aking up nearly half (49%) of our carbon emissions, buildings and structures are fundamental to a net zero future. Until now, much of the emphasis has rightly been on new ways of building – for example through the use of new, more carbon efficient materials, and approaches such as switching concrete shells to timber frames or reducing glazed areas to minimise heat loss.
However, this is only part of the solution and with a fifth (20%) of buildings expected to be around in 2050 yet to be built, there is a huge opportunity to lean heavily on placemaking principles to ensure new developments are carbon neutral.
Providing education, leisure and shopping amenities within easy walking distance of your front door can help reduce emissions by default as most residents’ immediate needs would be delivered locally. In order to encourage this, we will need flexible commercial spaces which can be easily adapted to meet residents’ needs.
Low carbon transport options can be encouraged through the creation of dedicated cycle paths, walking routes and strategically placed bridges to link new communities to wider urban areas – for example city or employment centres, or to public transport hubs. As well as providing dedicated spaces for walkers and cyclists, it will allow local authorities to ensure that roads are only used by vehicles, thereby reducing congestion and improving local air quality.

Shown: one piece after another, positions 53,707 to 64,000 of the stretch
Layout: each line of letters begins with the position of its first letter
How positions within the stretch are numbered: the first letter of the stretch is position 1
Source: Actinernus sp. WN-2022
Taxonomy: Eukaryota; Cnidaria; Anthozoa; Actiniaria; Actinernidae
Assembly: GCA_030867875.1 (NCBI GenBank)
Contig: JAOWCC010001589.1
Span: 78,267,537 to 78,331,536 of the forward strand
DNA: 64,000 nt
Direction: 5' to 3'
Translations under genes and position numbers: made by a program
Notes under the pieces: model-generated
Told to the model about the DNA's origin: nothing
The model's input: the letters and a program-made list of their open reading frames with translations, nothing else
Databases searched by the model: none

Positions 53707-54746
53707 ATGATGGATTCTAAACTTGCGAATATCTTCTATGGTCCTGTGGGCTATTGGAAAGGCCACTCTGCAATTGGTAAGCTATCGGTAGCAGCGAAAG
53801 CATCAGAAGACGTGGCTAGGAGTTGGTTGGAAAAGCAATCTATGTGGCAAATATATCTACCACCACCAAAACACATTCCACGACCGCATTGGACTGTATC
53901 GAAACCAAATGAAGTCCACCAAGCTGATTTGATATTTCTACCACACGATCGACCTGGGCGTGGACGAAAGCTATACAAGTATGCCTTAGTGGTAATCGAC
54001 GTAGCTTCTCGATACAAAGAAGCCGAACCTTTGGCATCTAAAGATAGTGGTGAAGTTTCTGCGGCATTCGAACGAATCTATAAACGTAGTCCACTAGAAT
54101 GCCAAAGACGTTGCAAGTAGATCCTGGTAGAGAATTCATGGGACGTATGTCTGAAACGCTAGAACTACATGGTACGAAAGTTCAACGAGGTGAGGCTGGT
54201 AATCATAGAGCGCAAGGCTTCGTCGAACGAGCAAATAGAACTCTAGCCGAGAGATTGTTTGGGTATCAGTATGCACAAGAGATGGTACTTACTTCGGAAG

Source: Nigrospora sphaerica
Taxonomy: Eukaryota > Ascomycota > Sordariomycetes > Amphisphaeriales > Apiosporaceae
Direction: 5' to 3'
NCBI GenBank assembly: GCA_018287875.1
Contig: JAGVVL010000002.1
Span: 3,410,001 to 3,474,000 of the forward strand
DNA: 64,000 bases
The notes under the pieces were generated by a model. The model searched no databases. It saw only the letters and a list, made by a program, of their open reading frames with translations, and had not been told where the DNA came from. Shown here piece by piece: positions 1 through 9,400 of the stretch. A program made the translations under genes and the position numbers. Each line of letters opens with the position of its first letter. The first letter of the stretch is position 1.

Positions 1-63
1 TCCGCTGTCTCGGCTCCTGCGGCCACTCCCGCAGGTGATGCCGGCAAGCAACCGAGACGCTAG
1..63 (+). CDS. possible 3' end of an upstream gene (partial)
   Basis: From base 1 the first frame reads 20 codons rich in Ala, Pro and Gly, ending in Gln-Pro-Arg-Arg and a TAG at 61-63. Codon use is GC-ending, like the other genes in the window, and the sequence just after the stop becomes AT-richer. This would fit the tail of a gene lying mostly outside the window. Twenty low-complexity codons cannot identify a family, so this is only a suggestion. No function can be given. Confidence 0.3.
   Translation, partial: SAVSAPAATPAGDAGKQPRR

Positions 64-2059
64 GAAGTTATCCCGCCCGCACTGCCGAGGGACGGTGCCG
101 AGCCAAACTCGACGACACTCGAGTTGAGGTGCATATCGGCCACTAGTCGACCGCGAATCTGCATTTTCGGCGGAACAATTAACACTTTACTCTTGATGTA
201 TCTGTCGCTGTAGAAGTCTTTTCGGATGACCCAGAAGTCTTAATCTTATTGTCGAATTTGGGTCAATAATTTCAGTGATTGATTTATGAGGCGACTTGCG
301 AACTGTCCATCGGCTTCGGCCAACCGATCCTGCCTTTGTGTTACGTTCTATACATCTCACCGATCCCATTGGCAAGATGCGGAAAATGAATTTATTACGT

While more than two-thirds (70%) of local authorities have declared climate emergencies, fewer have taken the next step and created local plans which match these ambitions. Bob Blackman MP, chair of the APPG on Building Communities
Reality should match ambition
Furthermore, placemaking can help to nudge behavioural changes amongst residents. Charging points delivered as standard for every parking space will encourage the move to electric vehicles and, when coupled with local electricity generation, such as solar panels or small wind turbines, can be truly sustainable. If ample bike storage and bike racks are provided, cycling will be encouraged.
While more than two-thirds (70%) of local authorities have declared climate emergencies, fewer have taken the next step and created local plans which match these ambitions. To help them on this journey, councils will need to turn to placemaking principles if they are to create carbon neutral communities in new developments.
New expertise, better decisions
However, this is not as simple as a change in approach. Planning departments across the country will need to access new carbon, energy, transport and nature-based knowledge and expertise to ensure that new developments match both local and national commitments on net zero.
But with a new-found political emphasis on building back better post-pandemic, there has never been a better time for us to reappraise how we deliver the carbon neutral communities of tomorrow.
Bob Blackman MP is chairman of the APPG on Building Communities, which brings together politicians and the industry to influence community building and placemaking. The Secretariat is provided by the Association for Consultancy and Engineering (ACE).
This blog originally appeared in Planning Magazine and online at Planning Resource.